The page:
Indexed on: 16 Mar '17Published on: 17 Feb '17Published in: Journal of Applied Geophysics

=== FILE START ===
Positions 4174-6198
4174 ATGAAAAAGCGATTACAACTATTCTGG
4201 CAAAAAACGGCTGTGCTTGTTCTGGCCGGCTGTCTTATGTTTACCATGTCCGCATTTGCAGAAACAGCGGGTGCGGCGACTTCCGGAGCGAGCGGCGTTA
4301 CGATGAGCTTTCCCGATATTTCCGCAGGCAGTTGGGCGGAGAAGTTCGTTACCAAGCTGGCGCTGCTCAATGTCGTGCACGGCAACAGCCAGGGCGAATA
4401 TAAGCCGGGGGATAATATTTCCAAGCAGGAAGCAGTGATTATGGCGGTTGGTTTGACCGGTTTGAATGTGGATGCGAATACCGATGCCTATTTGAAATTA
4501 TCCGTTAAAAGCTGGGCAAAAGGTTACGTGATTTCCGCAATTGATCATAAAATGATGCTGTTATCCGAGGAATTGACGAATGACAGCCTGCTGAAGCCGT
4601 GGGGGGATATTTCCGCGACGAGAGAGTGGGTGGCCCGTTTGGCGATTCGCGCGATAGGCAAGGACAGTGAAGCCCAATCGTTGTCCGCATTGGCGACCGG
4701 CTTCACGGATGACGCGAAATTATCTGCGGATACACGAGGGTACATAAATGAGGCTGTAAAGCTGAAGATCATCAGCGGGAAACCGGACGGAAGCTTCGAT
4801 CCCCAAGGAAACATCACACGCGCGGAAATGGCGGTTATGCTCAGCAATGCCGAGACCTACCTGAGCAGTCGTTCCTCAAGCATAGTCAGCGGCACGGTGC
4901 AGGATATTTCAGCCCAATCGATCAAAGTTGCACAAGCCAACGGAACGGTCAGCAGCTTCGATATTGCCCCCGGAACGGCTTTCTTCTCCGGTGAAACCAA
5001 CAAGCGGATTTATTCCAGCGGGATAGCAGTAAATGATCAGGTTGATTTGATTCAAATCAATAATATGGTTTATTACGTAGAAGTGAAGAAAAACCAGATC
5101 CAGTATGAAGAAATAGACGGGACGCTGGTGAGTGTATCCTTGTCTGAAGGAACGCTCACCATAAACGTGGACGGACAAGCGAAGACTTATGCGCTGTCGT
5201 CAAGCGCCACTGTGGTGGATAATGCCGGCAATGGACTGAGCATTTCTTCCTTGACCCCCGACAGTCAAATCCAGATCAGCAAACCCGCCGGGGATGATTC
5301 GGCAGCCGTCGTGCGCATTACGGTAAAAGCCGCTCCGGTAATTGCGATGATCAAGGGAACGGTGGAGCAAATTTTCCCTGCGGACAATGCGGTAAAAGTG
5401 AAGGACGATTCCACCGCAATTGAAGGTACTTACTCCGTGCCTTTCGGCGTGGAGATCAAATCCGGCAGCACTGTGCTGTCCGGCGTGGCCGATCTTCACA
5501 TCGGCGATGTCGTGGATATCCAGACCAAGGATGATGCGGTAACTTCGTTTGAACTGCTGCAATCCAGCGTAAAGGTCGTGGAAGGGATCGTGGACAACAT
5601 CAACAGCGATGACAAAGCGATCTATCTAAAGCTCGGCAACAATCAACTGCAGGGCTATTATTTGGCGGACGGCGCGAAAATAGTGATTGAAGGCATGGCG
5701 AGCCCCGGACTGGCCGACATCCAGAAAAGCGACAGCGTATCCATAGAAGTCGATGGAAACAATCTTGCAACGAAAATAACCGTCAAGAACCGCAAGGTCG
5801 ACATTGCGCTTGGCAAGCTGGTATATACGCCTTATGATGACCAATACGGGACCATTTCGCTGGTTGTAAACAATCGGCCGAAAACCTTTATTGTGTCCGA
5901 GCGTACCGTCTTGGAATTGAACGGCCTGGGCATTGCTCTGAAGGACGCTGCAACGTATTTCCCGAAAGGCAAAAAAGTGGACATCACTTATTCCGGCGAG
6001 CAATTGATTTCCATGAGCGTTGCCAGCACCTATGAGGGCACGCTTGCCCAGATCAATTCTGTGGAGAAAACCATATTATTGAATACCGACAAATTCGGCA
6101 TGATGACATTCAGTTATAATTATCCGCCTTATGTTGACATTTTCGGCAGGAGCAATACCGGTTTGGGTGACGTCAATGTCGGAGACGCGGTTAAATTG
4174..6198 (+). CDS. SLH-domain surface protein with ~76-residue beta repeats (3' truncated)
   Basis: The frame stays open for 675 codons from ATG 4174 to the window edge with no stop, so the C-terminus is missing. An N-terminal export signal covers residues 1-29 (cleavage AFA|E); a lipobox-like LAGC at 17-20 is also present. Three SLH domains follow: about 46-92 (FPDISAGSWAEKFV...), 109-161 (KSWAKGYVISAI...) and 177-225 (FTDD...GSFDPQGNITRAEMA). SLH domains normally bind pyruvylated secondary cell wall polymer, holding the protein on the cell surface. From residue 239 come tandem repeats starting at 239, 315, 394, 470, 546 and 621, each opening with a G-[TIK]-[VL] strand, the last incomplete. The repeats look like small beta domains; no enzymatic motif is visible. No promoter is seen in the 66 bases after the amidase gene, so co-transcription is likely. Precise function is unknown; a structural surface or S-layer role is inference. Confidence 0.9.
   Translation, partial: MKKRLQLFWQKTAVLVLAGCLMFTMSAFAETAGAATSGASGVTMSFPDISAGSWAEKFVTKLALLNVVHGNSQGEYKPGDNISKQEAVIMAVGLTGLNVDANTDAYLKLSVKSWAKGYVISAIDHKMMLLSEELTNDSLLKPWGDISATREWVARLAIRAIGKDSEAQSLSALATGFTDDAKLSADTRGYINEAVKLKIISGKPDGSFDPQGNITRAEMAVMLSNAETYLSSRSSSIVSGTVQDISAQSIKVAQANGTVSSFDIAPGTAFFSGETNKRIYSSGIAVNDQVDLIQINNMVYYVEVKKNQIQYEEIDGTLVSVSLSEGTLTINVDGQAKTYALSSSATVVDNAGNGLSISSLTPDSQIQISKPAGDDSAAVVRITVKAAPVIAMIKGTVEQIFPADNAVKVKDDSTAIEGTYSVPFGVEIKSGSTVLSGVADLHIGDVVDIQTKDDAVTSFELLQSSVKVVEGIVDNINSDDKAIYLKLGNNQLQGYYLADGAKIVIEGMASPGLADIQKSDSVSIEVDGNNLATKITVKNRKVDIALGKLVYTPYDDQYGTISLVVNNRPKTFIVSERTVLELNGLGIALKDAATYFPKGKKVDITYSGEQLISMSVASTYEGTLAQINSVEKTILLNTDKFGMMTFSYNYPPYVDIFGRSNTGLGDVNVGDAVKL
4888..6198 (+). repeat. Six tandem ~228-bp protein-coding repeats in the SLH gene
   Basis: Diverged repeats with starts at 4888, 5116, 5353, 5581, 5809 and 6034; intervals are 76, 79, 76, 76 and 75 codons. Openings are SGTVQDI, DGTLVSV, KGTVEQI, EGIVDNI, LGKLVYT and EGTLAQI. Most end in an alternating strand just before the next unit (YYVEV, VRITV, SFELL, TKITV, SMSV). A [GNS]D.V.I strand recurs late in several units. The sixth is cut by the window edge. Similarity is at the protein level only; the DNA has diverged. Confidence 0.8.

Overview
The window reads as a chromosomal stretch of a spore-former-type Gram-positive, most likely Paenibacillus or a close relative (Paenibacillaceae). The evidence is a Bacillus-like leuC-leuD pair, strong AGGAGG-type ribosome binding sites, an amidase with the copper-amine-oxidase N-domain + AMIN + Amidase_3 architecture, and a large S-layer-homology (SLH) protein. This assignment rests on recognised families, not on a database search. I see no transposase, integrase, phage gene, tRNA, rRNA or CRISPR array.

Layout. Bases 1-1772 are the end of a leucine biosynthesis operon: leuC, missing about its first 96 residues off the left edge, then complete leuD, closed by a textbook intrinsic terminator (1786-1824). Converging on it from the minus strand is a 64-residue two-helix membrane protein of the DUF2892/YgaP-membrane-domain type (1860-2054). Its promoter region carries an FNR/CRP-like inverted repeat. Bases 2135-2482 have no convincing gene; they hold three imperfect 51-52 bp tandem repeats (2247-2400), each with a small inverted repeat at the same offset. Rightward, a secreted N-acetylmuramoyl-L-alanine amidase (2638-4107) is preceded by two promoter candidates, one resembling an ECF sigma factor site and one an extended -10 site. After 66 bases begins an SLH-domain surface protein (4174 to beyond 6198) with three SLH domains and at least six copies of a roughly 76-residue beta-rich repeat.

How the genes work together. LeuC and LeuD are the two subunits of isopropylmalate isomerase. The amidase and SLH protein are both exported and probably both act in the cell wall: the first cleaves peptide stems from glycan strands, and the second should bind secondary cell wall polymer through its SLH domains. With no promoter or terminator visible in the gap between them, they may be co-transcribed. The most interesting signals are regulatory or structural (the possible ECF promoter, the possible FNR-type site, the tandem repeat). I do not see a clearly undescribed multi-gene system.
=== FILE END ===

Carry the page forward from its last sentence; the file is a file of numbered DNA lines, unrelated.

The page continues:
The Iberian Peninsula has suffered intense Alpine intraplate deformation giving rise to a set of sedimentary basins bounded by mountain ranges. The larger basins, such as the Duero and Tajo in the west and central Iberia, are well documented and their infill and structure are well known. However, the southern, much smaller Guadiana Basin has not been much investigated. The Guadiana Basin is an E-W to NE-SW depression developed on igneous and metamorphic rocks of the Variscan basement that overlays, through thrusting, Cenozoic rocks in its northern margin. It is infilled by no more than 200 m of continental deposits. By acquiring nine electrical tomography profiles, eight of them with an array extension ranging between 800 and 900 m and one exceeding 2000 m, we imaged basement-Cenozoic infill unconformity depth. The resistivity data obtained were inverted to 2D resistivity models from the surface down to a depth of ~ 100 m. This procedure proved useful to assess fault geometries and basin infill thickness because of the generally high resistivity contrast between the Cenozoic rocks and Variscan basement. High-angle faults control basin margins and interior structure. The larger fault displacements were detected at the northern border, where they may exceed 500 m of vertical throw. Cenozoic deposit thickness is highly variable and thicker sequences appear along the northern border related to the E-W to ENE-WSW thrusts. The basin occupies the footwall of these thrusts, which are in turn subdivided into smaller blocks limited by E-W to NE-SW faults.